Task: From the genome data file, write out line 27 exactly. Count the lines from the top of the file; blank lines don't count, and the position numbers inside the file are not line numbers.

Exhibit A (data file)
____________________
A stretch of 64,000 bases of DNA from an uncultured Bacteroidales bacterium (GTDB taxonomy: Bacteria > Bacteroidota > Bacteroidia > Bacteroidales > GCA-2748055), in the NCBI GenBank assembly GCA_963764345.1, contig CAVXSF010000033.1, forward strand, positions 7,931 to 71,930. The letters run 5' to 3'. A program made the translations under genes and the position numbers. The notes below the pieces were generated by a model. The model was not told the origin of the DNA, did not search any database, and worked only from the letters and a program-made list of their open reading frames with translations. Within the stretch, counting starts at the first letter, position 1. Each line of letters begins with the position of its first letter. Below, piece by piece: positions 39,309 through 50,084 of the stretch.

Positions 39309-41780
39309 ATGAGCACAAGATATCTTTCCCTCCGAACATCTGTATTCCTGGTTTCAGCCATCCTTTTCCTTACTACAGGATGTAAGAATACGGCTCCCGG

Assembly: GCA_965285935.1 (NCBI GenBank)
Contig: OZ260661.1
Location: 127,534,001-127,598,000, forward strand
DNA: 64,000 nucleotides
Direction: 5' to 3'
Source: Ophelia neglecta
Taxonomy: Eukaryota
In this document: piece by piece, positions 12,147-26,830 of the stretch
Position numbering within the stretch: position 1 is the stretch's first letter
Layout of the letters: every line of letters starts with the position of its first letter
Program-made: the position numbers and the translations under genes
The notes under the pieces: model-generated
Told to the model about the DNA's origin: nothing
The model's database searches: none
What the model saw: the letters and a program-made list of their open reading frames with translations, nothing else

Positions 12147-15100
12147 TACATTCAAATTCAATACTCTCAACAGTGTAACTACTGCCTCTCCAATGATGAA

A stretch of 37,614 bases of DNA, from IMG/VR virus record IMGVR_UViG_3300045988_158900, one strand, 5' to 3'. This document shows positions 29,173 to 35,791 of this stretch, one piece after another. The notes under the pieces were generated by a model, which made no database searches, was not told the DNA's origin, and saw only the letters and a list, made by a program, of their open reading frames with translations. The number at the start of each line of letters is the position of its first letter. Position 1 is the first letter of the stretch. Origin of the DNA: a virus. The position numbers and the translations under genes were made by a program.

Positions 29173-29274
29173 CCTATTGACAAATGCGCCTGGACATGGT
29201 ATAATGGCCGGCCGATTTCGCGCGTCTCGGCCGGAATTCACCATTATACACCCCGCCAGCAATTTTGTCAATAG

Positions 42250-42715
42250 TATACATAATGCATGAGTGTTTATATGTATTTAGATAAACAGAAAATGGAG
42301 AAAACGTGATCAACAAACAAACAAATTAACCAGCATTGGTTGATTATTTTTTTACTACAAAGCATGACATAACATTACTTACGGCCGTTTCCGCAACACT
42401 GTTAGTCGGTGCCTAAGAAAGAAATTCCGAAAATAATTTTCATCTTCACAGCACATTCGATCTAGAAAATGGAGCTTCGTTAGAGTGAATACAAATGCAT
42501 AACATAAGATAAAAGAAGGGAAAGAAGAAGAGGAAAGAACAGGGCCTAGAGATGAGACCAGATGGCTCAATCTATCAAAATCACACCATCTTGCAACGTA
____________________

42301 AAAACGTGATCAACAAACAAACAAATTAACCAGCATTGGTTGATTATTTTTTTACTACAAAGCATGACATAACATTACTTACGGCCGTTTCCGCAACACT